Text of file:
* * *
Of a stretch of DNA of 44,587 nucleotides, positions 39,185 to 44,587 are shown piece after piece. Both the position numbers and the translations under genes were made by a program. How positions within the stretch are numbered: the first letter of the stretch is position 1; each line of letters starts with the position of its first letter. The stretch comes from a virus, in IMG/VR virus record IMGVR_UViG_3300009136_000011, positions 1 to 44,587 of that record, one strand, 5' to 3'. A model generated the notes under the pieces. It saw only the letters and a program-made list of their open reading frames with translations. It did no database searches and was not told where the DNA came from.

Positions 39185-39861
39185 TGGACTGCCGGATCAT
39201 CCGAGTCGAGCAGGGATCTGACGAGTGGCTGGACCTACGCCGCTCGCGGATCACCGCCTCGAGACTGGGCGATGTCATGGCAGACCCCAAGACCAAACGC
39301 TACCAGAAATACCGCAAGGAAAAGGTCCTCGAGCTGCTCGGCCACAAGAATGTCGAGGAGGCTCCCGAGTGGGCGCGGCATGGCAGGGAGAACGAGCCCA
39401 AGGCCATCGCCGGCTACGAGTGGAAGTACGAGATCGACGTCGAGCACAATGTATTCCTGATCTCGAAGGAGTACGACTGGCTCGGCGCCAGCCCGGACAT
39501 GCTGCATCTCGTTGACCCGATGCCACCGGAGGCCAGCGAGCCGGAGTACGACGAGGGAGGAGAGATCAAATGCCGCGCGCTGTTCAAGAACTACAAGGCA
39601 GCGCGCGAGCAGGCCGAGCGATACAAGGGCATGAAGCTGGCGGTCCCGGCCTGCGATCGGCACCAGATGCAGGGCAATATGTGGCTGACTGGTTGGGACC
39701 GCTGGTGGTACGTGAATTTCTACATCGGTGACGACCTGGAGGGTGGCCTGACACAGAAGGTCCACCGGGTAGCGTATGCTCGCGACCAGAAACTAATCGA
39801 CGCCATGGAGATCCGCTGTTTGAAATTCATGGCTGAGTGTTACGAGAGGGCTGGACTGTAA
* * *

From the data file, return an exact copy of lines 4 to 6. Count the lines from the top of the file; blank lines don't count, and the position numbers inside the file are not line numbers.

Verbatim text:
39201 CCGAGTCGAGCAGGGATCTGACGAGTGGCTGGACCTACGCCGCTCGCGGATCACCGCCTCGAGACTGGGCGATGTCATGGCAGACCCCAAGACCAAACGC
39301 TACCAGAAATACCGCAAGGAAAAGGTCCTCGAGCTGCTCGGCCACAAGAATGTCGAGGAGGCTCCCGAGTGGGCGCGGCATGGCAGGGAGAACGAGCCCA
39401 AGGCCATCGCCGGCTACGAGTGGAAGTACGAGATCGACGTCGAGCACAATGTATTCCTGATCTCGAAGGAGTACGACTGGCTCGGCGCCAGCCCGGACAT